1000 Albums Project

ALBUM 107

Play It Again Sham!, by The Saw Doctors
Suggested by Nick Hall

Let us consider the most important musical question since records, and records, began…

Who are the coolest musical doctors?

Sure, it’s hard to look past Dr Dre these days, but he’s not always been the general practitioner of choice. The Eighties saw Doctor and the Medics rise to Surgeon General status. And in the Seventies, Dr Feelgood had us hooked while Dr Hook made us feel good.

Were the Nineties a private practice for The Saw Doctors, Ireland’s finest Medicinal Musicians? Enquiring minds what to know!

With their traditional Irish folk-rock style, The Saw Doctors spin yarns from four different thematic fibres. The first is ‘nostalgia’, with sweet songs about childhood, and days of Yore with a capital Y. This is best exemplified by songs such as Me Heart Is Living In The Sixties Still and the great We’re The Popsuckers (the suckers for pop). While there’s a danger of being downbeat, these songs are always pitched as uplifting and endearing. Nostalgia is great, ‘member?

The second theme is ‘lost / unrequited love’, and here the songs go full-on maudlin. Personally, this is the weakest of The Saw Doctors arsenal, which is a shame as it’s a theme that’s tapped over and over and over again. This compilation starts with World of Good, which is perhaps the worst offender, with lyrics such as “the understanding of a druid / and the innocence of a child”. There’s more songs like these, like Winter’s Just A Dream or Letter From Louise. It was mawkish pap like this that pushed me away from the band in the Nineties.

The third theme is ‘fun’. This is the opposite of the previous, and it’s the stuff that pulled me to the band in the Nineties. Thankfully, this compilation is packed with tunes in this category, such as Broke My Heart (the story of an expected pass in a football match that goes awry) and my personal favourite, I’d Love To Kiss The Bangles. This up-tempo crowd-pleaser is basically a shopping list of folk with which the band would not like intimacy, before repeated professions of love / lust for ladies who Walk Like Egyptians. Admittedly, there’s a certain end-of-the-pier saucy postcard grubbiness in this song, and in others such as Bless Me Father and Howya Julia, but I can’t help but laugh at lines such as “Shane MacGowan’s not my type, his teeth are green and mangled / But Jesus Christ Almighty, I’d love to bang a Bangle”.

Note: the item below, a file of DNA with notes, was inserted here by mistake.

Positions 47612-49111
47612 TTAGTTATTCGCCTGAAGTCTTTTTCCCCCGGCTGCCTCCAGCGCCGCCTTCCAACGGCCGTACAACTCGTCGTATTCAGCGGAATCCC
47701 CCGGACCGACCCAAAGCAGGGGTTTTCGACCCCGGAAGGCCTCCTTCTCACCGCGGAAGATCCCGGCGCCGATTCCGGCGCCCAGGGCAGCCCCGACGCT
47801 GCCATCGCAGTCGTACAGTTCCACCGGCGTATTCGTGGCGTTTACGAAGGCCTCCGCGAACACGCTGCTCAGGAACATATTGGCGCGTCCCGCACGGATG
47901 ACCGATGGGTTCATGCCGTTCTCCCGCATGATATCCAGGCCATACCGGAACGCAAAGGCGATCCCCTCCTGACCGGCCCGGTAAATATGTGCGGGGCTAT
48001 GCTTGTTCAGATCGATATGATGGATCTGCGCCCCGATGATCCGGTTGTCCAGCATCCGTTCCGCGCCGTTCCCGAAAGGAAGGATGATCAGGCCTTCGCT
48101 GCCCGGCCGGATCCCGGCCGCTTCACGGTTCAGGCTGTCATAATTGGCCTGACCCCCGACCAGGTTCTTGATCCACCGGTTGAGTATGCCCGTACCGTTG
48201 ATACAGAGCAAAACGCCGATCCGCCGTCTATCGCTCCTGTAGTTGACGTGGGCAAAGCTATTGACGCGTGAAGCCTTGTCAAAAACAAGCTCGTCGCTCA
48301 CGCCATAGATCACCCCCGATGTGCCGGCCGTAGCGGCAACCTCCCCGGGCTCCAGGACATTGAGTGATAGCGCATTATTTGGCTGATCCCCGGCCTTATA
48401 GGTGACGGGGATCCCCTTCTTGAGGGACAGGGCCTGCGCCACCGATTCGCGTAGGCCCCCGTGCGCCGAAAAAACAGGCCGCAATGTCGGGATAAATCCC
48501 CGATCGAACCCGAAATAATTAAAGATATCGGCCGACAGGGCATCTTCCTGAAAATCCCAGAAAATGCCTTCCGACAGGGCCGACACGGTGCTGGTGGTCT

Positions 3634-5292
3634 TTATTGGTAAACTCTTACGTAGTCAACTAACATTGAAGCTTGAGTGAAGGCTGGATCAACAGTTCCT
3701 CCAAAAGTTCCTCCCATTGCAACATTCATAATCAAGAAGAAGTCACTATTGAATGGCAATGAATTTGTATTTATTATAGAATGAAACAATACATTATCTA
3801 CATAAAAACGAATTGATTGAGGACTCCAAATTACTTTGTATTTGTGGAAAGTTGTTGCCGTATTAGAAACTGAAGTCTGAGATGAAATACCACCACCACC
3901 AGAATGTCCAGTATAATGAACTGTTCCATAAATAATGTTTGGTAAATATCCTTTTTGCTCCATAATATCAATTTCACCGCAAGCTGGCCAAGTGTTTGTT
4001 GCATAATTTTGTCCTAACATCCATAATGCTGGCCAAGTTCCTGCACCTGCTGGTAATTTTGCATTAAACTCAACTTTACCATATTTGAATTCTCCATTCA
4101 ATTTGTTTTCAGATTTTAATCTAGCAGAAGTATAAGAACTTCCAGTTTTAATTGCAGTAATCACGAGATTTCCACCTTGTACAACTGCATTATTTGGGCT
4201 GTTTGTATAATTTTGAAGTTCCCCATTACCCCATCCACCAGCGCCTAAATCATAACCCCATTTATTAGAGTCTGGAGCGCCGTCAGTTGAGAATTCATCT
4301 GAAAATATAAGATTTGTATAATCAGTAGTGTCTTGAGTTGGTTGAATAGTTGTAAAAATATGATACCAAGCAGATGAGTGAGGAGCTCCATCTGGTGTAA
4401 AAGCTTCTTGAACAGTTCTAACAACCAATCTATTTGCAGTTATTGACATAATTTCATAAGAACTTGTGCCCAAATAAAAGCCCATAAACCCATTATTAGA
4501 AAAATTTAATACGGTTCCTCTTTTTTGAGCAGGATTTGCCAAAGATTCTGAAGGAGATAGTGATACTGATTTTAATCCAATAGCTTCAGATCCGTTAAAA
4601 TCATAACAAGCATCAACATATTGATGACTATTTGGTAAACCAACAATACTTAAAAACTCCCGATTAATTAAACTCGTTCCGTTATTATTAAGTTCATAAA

The final theme is perhaps the most pervasive, and definitely the most understandable: It’s ‘Ireland’. With such rich accented voice, Davy Carton and Leo Moran can’t do anything but display their heritage and history as a proud heraldic banner. The galloping folksiness is a massive aide to this, and there’s so much clichéd local flavour in songs like Michael D Rocking in the Dail and Crock of Gold that I can almost smell the peat bog and taste the Guinness.

For me, The Saw Doctors are a band with strengths and weaknesses. The colour and charm of their happier songs is a definite strength, while their overindulgence in the twee and the sentimental is a definite weakness. Their folk-rock sound and Irish patina could be counted as either, but it’s a qualified plus for me. Play It Again Sham gets 6/10, but the yin-yang nature of their output could see a different set of songs judged far more harshly.

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